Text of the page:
Railings


Hi,
I have just built a small landing out the front of the house we are renovating. I want to put timber railings between the posts.
See the picture, http://www.woodworkforums.ubeaut.com.au/attachment.php?attachmentidB342 I want to put railings between 1 - 2 and 3 - 4 (four is the wall). Between 2 and 3 is where the stairs will be.
I want to put the railings between the posts (not on top). My question is how do you attach them to the posts? I need a solution where you dont have to go from the opposite side of the post (cause I have to put it in to the wall).
Thank you for your help!
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wrote:

YOu're only talking agout 4 right?
You could use toe-nails, nails put in at an angle, from the side usually, first through the rail and then the post.
You could use a right-angle bracket, but do that nicely. A neighbor had a deck made and the jerk used wide galvanized brackets all over the place, and maybe one wouldn't see them but it's a deck and half the time people more than a foot down and looking up at the top rail. It looks terrible. But one bracket painted brown with the nail heads brown or painted brown wouldn't look too bad. Oh, yeah, he didn't get the nails in straight either, so the heads didn't lay evenly on the bracket. I asked him his prices when he was just starting, but made a point to see the deck after it was done. Terrible. I don't think the owners even notice what's wrong.
And my favorite, for originality, if nothing else, you could in the front half horizontally of the timber and the post, drill a hole and put in a double screw-ended wood screw, use a wrench or vice-grips to get it started in the post, make sure it's going into both, then twist the timber to tighten it and lock it in place with a toe-nail in the back side. I haven't done this and don't know how hard it would be to get it to come out just right. The big advantage would be no sign of a toe-nail from the front.
I'll bet there are other ideas.
If you haven't done toe-nails before, and gotten good at them, I'd suggest drilling the holes in both pieces, somewhat narrower than the nails. It will prevent splitting, but more importantly, it will keep the nails from going off course. Use a nail set to seat the nails so there are no hammer marks. Oh yeah, the guys who did that deck left a lot of those, too. (Guys, will those swell and disappear? It's been a couple years. I should go check.) I can imagine my neighbors recommending these guys, and my being disgusted, depressed and angry after they did my job. There is no substitute for looking at the work a contractor has done, at least wrt to mistakes that can be seen.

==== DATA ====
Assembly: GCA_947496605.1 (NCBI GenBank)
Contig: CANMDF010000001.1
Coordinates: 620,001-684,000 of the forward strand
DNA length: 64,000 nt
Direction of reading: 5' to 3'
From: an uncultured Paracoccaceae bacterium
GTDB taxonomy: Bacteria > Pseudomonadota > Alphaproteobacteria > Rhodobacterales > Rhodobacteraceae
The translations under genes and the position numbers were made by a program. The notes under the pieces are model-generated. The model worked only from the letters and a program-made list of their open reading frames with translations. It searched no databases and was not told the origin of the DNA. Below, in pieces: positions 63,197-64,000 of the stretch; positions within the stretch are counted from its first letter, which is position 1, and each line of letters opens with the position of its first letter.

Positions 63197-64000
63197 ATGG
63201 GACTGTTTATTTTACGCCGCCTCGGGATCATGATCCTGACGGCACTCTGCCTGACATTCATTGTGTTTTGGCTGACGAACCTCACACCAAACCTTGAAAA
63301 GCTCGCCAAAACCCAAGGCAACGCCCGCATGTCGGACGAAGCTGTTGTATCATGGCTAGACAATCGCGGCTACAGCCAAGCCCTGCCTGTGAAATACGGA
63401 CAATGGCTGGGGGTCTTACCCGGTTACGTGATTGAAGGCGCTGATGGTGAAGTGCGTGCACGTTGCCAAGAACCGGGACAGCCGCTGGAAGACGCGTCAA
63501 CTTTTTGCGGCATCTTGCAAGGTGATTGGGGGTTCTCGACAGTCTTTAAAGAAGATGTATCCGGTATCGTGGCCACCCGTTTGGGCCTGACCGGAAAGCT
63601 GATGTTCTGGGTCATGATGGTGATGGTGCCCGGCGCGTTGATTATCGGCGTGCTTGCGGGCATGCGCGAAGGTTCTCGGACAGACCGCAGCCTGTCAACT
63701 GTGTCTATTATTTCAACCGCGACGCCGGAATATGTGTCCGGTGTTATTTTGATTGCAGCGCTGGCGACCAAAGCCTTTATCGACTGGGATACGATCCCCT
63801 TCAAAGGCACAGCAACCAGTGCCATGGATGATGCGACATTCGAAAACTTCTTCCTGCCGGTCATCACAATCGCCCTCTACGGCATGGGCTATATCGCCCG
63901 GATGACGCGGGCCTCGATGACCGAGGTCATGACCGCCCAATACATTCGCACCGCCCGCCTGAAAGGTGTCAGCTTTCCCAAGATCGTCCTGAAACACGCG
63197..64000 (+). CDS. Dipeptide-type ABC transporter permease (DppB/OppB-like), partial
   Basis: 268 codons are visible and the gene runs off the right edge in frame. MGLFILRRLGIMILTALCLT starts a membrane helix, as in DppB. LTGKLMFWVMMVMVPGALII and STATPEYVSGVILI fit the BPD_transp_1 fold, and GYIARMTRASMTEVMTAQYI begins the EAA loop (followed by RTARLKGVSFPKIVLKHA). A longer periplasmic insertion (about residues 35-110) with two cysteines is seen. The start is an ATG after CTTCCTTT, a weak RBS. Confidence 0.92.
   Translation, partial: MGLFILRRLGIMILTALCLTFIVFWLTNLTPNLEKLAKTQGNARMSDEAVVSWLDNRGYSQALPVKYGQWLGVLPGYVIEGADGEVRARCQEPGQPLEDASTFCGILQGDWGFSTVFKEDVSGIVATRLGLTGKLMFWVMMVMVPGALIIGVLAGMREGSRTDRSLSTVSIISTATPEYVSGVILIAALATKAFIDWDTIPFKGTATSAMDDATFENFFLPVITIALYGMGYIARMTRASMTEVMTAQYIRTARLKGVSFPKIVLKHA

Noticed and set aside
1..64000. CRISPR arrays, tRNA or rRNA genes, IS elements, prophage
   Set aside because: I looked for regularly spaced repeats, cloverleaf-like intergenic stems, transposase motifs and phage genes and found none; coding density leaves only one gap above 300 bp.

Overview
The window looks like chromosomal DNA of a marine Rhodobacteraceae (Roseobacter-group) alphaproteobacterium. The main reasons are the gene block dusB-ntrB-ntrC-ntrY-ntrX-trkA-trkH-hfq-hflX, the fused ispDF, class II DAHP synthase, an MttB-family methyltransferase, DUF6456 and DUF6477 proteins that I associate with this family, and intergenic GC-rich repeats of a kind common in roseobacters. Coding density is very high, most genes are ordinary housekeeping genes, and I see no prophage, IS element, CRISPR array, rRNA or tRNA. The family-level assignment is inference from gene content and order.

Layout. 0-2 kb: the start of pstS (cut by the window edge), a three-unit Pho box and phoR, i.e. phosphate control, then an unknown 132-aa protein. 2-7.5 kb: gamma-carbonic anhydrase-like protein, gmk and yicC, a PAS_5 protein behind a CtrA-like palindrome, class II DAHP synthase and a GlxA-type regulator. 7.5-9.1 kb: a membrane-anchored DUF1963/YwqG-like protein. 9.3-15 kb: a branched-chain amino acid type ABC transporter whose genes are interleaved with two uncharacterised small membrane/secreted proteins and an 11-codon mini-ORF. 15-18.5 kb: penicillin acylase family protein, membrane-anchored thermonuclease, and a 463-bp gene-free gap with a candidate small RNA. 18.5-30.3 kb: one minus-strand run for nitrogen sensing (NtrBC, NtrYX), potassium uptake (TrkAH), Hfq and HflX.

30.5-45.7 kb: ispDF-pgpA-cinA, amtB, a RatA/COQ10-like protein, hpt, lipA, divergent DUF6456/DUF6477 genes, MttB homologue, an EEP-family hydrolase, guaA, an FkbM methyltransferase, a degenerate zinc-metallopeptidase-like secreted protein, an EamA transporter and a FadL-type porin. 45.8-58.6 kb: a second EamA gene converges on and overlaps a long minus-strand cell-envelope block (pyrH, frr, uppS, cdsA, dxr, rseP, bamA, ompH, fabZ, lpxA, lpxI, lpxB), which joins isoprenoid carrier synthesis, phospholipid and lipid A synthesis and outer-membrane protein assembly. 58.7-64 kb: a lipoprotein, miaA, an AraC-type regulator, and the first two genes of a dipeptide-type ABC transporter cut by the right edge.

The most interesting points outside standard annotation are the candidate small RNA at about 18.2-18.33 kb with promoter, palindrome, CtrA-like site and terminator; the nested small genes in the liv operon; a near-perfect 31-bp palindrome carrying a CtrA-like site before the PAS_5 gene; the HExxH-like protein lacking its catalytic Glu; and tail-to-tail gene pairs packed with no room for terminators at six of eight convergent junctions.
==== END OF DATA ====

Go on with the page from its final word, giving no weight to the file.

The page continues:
Maybe you could use long thin screws instead of toe-nails.
I've never done this stuff to the standards I have now, but plan to build a deck this summer.
Yours looks good.

BTW, if you want the stairs to land on the sidewalk, since the sidewalk bends, I think you'll have to make a little triangular platform between the two posts. Not so hard.
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Feldaspar wrote:

I used 3" deck screws "toe-nailed" into the posts from the bottom of the rails. I drilled pilot holes to make life easier.
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wrote:

Mortises. Cut a 2" deep hole exactly the shape of the rail in the posts against the wall. Cut an identical hole all the way through the posts flanking the stairs. Slide the railing through and put a screw down from the top of the posts, and cover it with a post-cap.
What the hell is with post 4?
--Goedjn the post at each end.
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Goedjn wrote:

Are you telling me that I should undo what I have done and do it your way?
--
Bill
I am a peripheral visionary.
  Click to see the full signature.
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wrote:

I thought he was talking to the OP, who hasn't done anything yet. It may take getting used to but a lot of people are addressing the OP, even if they don't address him by name.
Sometimes they snip the text of the person they hang their reply on and sometimes they don't, especially if they want to keep the stuff before his stuff.
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Goedjn wrote:

Cutting a through mortise where the exposed end is facing the stairs?

It's not installed yet. He leaned it up against the house so you'd get the idea.
To the OP: There are many ways to do it, some more attractive or easier to do than others. In your situation I'd probably use some railing brackets on the lower rail (since you don't have the clearance from below and toe-screws from above don't look that great), and toe- screw from underneath the upper rail. You local lumber yard or a big box store will have rail brackets for vinyl or composite railings and you can use those.
R
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